Many still don't know about DTV conversion


Federal officials came all the way from Washington, D.C. Tuesday to spread the word in the Bay Area. Digital TV is on its way.

"Anyone who has an old analog television set and receives broadcasts over the air with rabbit ears are going to need to take action," says Meredith Baker with the Commerce Department.

If you have cable or satellite, you don't have to worry. However, Baker says about 13 percent of Americans still get their TV in analog over the airwaves. Some don't know about the Feb. 17, 2009 digital change that's coming -- in particular, the elderly.

"We certainly want to reach more impacted communities which are the low income, the rural, the elderly, certainly the seniors," says Baker.

Federal and state officials came to an ancient building in San Francisco's Chinatown to warn about the arrival of the modern digital era.

"We came all the way from Washington, D.C. because it was very, very important," says Roger Goldblatt with the Federal Communications Commission.

They showed senior citizens a box that converts an analog TV to digital and a $40 government coupon that helps pay for that converter box, which costs $50 to $70.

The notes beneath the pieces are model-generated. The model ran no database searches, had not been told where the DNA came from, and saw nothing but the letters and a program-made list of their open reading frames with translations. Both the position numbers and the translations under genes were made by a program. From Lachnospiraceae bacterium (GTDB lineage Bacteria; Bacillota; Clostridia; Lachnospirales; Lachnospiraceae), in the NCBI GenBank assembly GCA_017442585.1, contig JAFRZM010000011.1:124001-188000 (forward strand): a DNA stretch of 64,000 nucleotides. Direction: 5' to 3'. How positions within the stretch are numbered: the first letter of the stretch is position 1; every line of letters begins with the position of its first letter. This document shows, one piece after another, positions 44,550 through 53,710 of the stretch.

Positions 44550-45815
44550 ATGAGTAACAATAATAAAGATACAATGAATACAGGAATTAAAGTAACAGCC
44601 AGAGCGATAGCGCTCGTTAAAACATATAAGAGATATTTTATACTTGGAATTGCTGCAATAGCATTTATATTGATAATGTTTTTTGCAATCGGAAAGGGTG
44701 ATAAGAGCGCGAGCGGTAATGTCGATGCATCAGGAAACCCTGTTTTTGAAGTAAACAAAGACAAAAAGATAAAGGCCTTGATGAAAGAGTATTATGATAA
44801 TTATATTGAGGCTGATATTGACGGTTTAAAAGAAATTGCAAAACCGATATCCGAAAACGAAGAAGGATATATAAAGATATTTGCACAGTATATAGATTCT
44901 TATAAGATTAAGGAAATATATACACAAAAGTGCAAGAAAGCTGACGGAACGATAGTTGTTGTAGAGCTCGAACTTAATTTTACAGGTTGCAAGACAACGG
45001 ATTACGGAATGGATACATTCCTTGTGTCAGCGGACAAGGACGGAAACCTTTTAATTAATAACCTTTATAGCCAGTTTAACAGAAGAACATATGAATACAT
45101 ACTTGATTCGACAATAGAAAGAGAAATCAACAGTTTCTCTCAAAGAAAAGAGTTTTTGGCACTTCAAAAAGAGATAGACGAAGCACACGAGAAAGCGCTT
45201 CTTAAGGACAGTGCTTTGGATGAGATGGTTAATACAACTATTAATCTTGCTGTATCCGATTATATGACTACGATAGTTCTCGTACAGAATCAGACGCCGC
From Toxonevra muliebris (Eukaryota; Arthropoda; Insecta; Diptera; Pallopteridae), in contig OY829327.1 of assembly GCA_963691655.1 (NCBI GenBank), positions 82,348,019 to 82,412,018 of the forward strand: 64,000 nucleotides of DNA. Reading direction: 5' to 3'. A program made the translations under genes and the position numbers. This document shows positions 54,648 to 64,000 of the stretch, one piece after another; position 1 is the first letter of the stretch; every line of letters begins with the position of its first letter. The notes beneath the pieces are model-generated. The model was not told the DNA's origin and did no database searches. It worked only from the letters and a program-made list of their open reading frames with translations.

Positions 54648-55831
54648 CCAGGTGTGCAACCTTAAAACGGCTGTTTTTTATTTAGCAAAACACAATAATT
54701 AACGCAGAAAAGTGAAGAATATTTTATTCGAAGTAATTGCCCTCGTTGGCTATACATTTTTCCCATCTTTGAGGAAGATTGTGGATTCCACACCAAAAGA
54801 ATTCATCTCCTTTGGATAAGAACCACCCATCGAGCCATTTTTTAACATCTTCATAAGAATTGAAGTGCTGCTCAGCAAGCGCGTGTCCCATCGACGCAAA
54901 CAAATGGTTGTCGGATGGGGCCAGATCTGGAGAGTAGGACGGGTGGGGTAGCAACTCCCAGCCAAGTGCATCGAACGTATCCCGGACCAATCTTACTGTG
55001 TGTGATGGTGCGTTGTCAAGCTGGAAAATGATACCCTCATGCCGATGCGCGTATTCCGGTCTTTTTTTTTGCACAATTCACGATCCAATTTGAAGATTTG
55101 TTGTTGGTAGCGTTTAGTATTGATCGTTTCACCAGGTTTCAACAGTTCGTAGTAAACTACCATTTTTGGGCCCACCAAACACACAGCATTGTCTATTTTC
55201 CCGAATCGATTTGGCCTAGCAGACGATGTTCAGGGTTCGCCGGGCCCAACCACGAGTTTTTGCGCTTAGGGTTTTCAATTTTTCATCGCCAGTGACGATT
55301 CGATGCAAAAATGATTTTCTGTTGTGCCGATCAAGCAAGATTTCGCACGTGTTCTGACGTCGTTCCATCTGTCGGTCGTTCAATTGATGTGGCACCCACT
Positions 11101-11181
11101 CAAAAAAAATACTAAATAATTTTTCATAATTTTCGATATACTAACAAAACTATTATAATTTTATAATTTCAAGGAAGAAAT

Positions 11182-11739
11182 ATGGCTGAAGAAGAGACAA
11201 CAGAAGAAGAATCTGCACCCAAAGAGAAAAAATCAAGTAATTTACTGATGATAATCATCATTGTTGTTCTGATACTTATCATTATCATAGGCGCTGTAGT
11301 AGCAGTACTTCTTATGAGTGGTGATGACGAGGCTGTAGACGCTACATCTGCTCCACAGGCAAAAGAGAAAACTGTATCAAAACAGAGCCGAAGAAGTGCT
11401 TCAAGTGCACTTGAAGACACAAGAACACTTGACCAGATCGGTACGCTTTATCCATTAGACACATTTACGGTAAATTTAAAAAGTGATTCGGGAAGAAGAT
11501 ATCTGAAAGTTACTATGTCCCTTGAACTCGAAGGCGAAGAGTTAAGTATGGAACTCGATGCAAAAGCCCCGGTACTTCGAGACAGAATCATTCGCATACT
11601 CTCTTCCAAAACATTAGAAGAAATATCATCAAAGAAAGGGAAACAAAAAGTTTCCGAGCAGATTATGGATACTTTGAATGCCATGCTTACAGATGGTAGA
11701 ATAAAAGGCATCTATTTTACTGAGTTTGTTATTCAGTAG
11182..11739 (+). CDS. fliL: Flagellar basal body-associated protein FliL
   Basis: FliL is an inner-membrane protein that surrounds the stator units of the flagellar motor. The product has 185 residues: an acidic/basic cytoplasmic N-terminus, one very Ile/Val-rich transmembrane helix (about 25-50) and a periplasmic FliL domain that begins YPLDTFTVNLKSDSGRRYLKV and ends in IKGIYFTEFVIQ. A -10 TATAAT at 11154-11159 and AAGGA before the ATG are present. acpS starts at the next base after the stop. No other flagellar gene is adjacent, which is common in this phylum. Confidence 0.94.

"I think about 50 percent of the people here need to get the converter box," says Philipa Leung with Self Help for the Elderly

At Self Help for the Elderly, folks ate lunch and watched an old analog TV.

"I have rabbit ears so it's going to be hard," says Emerson Chin of San Francisco.

"I don't think they are ready yet, like I said, they are very confused," says Leung.

Some of the elderly we spoke to had just heard about the digital change.

"Kind of shocked because we use our freedom to get a TV," says Chin. "A lot of seniors are going to have a hard time getting it because they still have to chip in the money and the poor people are going to have a hard time."

Resources and links on the DTV conversion:

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